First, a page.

The good, the bad and the candidatesPublished 12:02am Sunday, April 15, 2012
Have you ever noticed that the more options we have, the less satisfied we generally are?
Take television programming for example. Many people have access to 100 or more channels, yet we often complain, “Nothing is on.”
The same goes for all kinds of products and services.
More choice means we are increasingly more dissatisfied. An abundance of choices can also lead to a strange phenomenon — choice paralysis.
Our fear of making the “wrong” choice leads us to worry about the disastrous consequences possible.
That phenomenon is at play in the Natchez mayor’s race. Many residents — the ones who don’t have specific ties to a candidate — just aren’t sure for whom to cast their vote.
It’s ironic that with five candidates in the ring, lots of residents still have angst over the best choice — or more precisely, the choice least likely to screw something up.
Voters suggest they aren’t enthused about any specific candidate so they have to ask themselves: Which candidate could do the least harm to the city?
Let’s take a look at a few voter concerns I keep hearing about the candidates (in alphabetical order).
Republican candidate Bob Bouie is the least known among the candidates on the ballot. He’s the wildcard since few people know what his plans are or whether or not he’s a serious candidate.
No one seems to know what he’s capable of — good or bad.
Former Natchez Mayor Larry L. “Butch” Brown is clearly a man who can get things done. His track record speaks to a long line of public accomplishments. In the process, though, his dictatorial leadership style can tend to steamroll potential obstacles and crush the toes of people and groups who get in the way.
In his desire to get things done quickly, could Brown damage important things such as the growing cooperation between city and county government or muddle community support for Natchez Inc.?
It’s possible. Voters must weigh if the prospect of getting more things done is worth such risks.
Independent challenger Bill Furlow touts his candidacy as one of change from the old ways of doing business with a refreshing cooperative leadership style. The challenge for Furlow may be just the opposite of Brown’s.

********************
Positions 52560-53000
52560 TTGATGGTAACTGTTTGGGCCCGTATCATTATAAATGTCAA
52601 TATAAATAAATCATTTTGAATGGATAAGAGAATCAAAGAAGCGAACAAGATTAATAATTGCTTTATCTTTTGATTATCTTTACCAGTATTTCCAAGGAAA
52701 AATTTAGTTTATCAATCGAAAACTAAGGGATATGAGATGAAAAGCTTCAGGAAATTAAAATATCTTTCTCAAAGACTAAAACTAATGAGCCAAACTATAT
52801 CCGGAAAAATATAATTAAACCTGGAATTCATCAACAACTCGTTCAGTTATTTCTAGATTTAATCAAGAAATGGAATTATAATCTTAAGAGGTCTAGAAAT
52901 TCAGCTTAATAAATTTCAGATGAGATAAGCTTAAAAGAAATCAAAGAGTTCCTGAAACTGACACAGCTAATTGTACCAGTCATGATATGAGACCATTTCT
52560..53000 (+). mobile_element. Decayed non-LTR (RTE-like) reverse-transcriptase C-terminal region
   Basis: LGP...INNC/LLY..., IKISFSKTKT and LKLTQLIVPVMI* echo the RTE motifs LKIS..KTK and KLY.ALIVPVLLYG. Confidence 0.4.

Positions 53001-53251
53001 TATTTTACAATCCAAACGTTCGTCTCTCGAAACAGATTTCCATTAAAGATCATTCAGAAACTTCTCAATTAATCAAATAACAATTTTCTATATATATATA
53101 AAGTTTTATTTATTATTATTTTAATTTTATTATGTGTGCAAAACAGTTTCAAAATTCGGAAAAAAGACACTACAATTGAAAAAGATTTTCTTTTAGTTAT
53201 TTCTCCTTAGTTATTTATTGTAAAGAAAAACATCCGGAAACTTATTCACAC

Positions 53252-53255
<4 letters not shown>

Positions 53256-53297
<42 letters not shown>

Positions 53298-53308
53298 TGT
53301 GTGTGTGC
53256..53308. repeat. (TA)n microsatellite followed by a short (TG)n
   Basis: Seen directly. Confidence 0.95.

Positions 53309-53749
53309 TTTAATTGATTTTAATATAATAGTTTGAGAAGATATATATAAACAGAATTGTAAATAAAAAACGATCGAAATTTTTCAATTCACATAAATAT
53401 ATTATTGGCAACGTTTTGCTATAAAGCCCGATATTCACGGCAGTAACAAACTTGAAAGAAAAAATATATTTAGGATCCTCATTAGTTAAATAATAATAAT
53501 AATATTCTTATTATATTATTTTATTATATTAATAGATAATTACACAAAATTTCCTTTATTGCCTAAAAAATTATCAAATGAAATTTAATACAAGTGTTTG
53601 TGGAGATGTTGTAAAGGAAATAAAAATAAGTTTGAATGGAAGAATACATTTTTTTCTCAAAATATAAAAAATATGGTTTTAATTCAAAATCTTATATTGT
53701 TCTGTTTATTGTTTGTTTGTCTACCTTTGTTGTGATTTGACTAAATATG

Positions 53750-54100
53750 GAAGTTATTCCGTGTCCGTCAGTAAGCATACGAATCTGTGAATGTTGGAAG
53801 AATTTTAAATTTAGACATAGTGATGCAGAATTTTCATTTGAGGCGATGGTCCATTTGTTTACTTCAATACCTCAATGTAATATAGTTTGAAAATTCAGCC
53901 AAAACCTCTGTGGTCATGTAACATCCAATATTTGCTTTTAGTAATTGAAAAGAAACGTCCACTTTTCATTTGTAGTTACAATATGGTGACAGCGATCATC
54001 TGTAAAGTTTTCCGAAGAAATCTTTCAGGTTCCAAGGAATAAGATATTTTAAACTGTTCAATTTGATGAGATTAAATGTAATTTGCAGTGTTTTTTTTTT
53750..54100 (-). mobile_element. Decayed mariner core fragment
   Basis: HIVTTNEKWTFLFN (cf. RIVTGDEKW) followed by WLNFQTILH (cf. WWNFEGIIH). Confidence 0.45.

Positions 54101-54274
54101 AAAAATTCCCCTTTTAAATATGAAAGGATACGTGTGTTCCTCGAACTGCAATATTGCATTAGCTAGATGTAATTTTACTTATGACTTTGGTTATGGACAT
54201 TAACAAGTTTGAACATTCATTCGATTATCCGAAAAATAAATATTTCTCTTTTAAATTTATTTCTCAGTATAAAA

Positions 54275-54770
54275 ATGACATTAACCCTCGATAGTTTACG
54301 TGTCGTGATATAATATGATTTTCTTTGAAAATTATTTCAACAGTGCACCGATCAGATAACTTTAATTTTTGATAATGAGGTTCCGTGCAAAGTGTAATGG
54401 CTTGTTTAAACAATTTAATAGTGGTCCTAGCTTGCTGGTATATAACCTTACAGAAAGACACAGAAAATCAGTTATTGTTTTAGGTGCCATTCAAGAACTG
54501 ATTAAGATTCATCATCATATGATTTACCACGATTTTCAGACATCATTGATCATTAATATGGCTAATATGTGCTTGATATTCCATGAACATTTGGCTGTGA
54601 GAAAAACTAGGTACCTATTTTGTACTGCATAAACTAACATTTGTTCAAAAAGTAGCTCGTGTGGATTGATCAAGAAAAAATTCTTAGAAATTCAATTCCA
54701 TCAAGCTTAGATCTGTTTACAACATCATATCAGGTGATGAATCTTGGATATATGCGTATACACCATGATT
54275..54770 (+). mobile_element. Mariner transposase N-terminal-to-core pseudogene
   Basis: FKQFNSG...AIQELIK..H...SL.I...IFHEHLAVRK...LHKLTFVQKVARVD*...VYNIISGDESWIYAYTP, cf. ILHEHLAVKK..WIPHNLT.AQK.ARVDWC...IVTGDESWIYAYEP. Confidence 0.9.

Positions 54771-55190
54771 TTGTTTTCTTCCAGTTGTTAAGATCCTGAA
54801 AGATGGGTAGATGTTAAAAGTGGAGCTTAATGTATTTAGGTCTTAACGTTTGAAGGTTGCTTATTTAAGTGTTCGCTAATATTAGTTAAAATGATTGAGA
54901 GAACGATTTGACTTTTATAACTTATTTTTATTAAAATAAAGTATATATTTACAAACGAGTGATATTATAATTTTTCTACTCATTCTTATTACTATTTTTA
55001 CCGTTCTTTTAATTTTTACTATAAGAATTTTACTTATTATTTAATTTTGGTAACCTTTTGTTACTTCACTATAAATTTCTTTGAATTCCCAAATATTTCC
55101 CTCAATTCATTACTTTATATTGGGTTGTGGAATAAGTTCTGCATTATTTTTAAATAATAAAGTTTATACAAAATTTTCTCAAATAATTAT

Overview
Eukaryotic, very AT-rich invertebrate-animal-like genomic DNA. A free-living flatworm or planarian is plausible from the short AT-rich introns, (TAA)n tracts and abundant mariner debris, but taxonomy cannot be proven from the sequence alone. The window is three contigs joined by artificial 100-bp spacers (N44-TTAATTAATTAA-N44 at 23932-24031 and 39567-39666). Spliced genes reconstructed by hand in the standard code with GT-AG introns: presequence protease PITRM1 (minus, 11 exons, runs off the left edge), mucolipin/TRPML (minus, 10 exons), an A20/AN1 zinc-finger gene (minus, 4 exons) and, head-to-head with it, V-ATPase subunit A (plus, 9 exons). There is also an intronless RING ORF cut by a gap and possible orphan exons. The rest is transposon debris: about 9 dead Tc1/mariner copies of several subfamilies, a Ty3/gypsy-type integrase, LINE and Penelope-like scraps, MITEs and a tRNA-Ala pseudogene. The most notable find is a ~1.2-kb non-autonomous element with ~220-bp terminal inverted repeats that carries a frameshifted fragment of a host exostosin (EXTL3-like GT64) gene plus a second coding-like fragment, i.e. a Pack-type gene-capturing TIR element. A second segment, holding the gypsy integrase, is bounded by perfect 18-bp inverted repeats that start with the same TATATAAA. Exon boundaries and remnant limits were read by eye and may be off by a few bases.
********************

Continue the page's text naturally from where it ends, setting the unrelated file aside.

While some people fear Brown pushes too hard, too fast, with little local public track record, voters worry that Furlow may be too nice, too measured to succeed in a political leadership role and drive the city to success.
Looking at incumbent Natchez Mayor Jake Middleton, voters can see the present as an indication of the future.
While nothing has gone terribly wrong under Middleton’s watch, the feeling on the street is, not much has been accomplished, either.
Beyond a few forced expense reductions and the much-beleaguered second casino development, few if any new, innovative projects appear to be in the hopper. That lack of execution is a big hurdle for many voters.
Former Natchez Mayor Phillip West and Brown share some common traits, but certainly have different styles.
Both men do not take “no” for an answer, which can be a good trait, but both tend to push the limits, too. Voters worry that West will take matters into his own hands too often — like tearing down buildings without proper permission as he did last time around, working deals behind closed doors and generally doing what he wants, when he wants.
Like all of us, each of the five candidates has good traits and bad traits.
While some voters may long for a sixth option, beyond the option of a last-minute write-in campaign, they have to choose one of the five — warts and all.
Kevin Cooper is publisher of The Natchez Democrat. He can be reached at 601-445-3539 or email@example.com.